Farmers and ranchers welcomed last week’s snow fall even though it created some travel problems in the Four Corners Region. The precipitation was the first significant moisture since late last May. According to USDA Snotel reports the Region’s snow pack for November of this year was about 25% of what was reported in the Dolores, San Juan and Animas River basins in November of 2018. Snotel reports track snow water content, which is stored in the snow and released in the Spring. At this point, these river basin’s have about 60% of the average snow pack for the same date, which is calculated on a 30 year average. Looking at National Weather Service long range weather predictions, the Four Corners Region may have a bit higher than normal precipitation and temperatures through December, but over the next three months precipitation is mayreturn to normal with higher than normal temperatures.
Since the trade dispute between China and the United states started in 2018, U. S. farmers have had a front-row seat watching the largest trade war in history play out. Retaliatory tariffs imposed on U. S. agricultural products have forced ag producers to watch the proceedings, while hoping for a satisfactory resolution that ends this bloodless war. As December begins, no one seems to know when even a partial trade settlement will be achieved. Iowa State University Assistant Extension Economist, Waydong Zhaung believes that U. S. farmers who have been caught in the crossfire from this trade dispute should understand some basic facts about China. First, Mainland China and the continental United states are about the same size and cover similar latitude ranges. Second, China’s has almost 1.4 billion people, compared to the U.S. population of just over 327 million. Third, China has 7 to 8% of the world’s arable land, and about 270 million farmers, while 3.2 million U. S. farmers produce crops and livestock on about 15% of the worlds land that’s suitable for agriculture. Zhaung points out that these Trade disruptions have given China strategic incentives to further diversify away from the United States, potentially benefiting our competitors. In 2016, China bought over 60 percent of U.S. soybean exports, but even then China was buying soybeans from Brazil.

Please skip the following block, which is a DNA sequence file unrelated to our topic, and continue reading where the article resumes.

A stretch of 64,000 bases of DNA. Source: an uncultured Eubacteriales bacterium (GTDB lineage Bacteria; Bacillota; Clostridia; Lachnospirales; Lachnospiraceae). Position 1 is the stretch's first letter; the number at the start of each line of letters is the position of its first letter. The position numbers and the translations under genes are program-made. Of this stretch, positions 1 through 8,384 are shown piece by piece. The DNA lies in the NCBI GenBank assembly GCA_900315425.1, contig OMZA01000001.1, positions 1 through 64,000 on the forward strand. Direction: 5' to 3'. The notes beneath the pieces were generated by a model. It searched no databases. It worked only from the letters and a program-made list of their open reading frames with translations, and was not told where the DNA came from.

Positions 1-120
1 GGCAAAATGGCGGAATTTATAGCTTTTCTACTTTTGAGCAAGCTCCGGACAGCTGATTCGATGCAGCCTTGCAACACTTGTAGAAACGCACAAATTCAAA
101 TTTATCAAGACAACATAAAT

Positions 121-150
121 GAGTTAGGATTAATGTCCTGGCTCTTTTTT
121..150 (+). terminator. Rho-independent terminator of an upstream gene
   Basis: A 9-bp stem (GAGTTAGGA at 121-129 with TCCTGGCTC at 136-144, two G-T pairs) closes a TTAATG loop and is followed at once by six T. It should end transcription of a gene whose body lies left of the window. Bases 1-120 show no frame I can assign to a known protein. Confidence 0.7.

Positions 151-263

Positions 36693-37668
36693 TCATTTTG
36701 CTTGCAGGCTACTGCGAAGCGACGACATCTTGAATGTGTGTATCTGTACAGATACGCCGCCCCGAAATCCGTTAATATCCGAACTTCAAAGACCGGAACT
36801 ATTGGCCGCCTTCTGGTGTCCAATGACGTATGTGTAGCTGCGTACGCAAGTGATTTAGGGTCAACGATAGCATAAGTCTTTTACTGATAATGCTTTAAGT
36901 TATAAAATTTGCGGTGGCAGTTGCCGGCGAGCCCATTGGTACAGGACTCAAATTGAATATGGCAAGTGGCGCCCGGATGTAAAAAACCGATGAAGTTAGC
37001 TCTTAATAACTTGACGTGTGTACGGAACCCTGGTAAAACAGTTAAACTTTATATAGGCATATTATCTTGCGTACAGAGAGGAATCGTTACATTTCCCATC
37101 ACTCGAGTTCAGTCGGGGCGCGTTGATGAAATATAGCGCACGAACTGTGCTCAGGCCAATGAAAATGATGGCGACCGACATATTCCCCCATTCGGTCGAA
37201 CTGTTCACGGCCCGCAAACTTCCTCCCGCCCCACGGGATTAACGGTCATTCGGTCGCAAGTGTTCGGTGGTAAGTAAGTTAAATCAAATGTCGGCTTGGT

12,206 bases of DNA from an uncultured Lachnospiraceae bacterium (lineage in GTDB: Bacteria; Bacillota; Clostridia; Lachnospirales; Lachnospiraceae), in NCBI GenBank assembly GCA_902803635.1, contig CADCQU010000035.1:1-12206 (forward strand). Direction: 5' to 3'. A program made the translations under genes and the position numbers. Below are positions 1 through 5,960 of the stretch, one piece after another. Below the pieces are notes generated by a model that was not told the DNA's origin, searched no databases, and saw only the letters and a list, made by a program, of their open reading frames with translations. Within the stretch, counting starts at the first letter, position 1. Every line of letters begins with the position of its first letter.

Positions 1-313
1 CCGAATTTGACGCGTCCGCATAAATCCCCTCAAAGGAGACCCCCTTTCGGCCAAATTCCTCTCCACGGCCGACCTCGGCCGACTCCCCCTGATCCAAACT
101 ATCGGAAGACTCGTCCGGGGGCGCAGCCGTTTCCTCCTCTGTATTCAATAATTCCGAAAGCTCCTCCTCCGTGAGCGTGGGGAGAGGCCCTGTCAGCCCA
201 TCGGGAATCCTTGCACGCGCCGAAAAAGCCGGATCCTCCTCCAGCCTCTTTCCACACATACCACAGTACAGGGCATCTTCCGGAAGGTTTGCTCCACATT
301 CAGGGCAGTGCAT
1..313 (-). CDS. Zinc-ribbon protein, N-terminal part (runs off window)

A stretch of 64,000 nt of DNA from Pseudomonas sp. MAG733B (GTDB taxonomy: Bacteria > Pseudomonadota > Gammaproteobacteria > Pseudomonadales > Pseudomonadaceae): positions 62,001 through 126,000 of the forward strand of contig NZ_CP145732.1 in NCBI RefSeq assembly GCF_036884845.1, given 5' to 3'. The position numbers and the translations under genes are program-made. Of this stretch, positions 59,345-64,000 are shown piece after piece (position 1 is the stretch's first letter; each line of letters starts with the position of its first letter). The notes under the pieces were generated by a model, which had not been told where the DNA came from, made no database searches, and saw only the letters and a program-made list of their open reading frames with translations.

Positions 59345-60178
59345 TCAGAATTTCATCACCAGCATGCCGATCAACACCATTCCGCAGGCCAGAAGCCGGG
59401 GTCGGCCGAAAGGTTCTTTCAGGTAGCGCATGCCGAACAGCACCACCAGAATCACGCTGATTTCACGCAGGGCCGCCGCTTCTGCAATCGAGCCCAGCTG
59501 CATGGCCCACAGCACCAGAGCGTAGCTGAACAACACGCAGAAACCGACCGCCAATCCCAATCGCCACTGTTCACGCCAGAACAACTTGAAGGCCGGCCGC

Last week the USDA released its updated report on the farm economy, which forecast a 10 percent bump in agricultural income this year compared with 2018. But the projected $8.5 billion increase is fueled largely by a huge jump in government payments, including President Trump’s trade aid program, Direct farm payments are expected to total $22.4 billion, an increase of $8.8 billion over 2018’s payments. That means government payments will account for about 24 percent of all farm income in 2019, the largest share in more than a decade.
Potato supplies are short this year because of bad weather and high demand for French fries, according to Stephen Nicholson, a senior grains and oilseeds analyst at Rabobank, The USDA forecasts that domestic output will drop over 6% this year, to the lowest level since 2010. In Idaho, the top potato producer in the U. S. output is forecast to fall 5.5%.